Linthwaite House, Windermere (015394 88600;; dinner, bed & breakfast from £87 per person per night).

With superb views across landscaped grounds to Lake Windermere and the Old Man of Coniston beyond, Michael Beavans’ personally-run hotel stands out among Windermere contenders for its high standards, from the always satisfying food to the spotless, comfortable bedrooms. The welcoming public rooms are Edwardian in style, enhanced by a new enclosed veranda with lake views. Service manages to be crisp and amiable at the same time: you are made to feel that you are on holiday and not on parade.

Yew Tree Farm, Coniston (015394 41433;; from £22 to £30 per person per night, including breakfast).

If farmhouse bed-and-breakfast is more to your liking, consider picture-perfect Yew Tree Farm, which, with its distinctive ‘spinning gallery’ is one of the most photographed farms in the Lake District, and was used in Miss Potter as the location for her own home, Hill Top. Potter, or Mrs Heelis as she was known in the district, knew Yew Tree well, having purchased it as part of Monk Coniston Estate, which she bequeathed to the National Trust. She helped the tenants to set up a tea room for visitors to the area, furnishing it with her own possessions. Tearoom and furnishings are still intact, and now the current owners, Jon and Caroline Watson, offer b&b in three just-refurbished bedrooms (from April), as well as their own Herdwick and Belted Galloway lamb and beef.

Howtown Hotel, Ullswater (01768 486514; dinner bed and breakfast £70 per person).

What the Lake District is really all about: an extremely simple, warmly welcoming, delightfully old fashioned guest house far away towards the end of a narrow lane on the remote eastern shore of Ullswater. In the same family for over 100 years, and run for nearly half of them by Jacqui Baldry, with her son David, Howtown is a truly well-kept secret where you step, gratefully, back in time. There are few frills (no phone or TV in rooms, no website, no computer in the office, even) but sensible bedrooms with ensuite bathrooms, hearty traditional dinners and packed lunches, antiques, cut flowers, beds turned down at night, an attractive garden from which to gaze at the surrounding fells, and a lovely, quiet setting. Opens 30th March.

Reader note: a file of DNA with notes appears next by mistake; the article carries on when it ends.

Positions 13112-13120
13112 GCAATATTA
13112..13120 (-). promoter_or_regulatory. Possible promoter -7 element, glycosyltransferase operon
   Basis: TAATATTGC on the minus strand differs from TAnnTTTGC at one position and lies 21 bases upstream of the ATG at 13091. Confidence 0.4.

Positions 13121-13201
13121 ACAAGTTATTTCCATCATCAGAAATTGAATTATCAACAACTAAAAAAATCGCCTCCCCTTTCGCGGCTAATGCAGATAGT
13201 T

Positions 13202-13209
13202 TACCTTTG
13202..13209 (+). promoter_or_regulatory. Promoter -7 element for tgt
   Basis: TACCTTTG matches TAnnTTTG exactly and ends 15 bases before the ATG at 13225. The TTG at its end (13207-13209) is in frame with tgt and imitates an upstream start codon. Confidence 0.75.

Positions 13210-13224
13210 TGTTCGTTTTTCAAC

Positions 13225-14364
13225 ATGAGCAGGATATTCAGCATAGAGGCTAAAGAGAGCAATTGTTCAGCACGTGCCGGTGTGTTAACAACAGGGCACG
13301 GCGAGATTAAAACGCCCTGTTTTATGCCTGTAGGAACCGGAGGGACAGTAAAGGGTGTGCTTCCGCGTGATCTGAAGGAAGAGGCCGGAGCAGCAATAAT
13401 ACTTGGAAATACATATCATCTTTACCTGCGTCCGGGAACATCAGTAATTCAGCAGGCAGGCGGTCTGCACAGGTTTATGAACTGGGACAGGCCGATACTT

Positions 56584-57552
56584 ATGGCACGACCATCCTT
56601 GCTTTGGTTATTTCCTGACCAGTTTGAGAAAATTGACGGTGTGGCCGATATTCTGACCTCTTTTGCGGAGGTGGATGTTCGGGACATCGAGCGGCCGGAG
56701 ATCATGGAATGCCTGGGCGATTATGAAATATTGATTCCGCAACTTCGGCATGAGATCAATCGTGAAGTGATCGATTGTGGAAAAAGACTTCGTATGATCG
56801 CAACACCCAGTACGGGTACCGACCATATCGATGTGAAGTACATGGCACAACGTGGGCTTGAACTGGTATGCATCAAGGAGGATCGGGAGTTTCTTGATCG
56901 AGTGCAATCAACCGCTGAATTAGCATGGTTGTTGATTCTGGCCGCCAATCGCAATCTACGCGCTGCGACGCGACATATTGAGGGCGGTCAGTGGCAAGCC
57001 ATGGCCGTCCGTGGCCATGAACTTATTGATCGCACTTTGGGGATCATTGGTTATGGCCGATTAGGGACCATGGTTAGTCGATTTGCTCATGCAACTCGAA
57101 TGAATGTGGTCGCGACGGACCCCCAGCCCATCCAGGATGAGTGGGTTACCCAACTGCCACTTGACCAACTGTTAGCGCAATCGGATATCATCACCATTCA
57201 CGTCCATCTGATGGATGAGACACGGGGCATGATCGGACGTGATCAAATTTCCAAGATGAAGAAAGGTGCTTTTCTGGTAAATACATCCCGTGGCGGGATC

Augill Castle, Kirkby Stephen (01768 341937;; doubles from £140 per night including breakfast; dinner on request £34).

Stunningly set in the beautiful Eden Valley on the edge of the Pennines, this eccentric mid-Victorian folly-castle is equidistant between the Lake District and Yorkshire Dales and makes a memorable and refreshingly different base for exploring the region. Simon and Wendy Bennett, who saved Augill Castle from ruin ten years ago, are warm hosts in an eclectic home stuffed with antiques and curios, four posters and roll top baths. Dinner is eaten around a huge oak table under a stunning ceiling and in the morning the leisurely, and copious, breakfast rarely starts before nine. The Bennetts have two children and a smiling Labrador called Holly, and so children of all ages, and dogs, are warmly welcomed, and able to roam the 15 acres of wild garden, with pond and tennis court.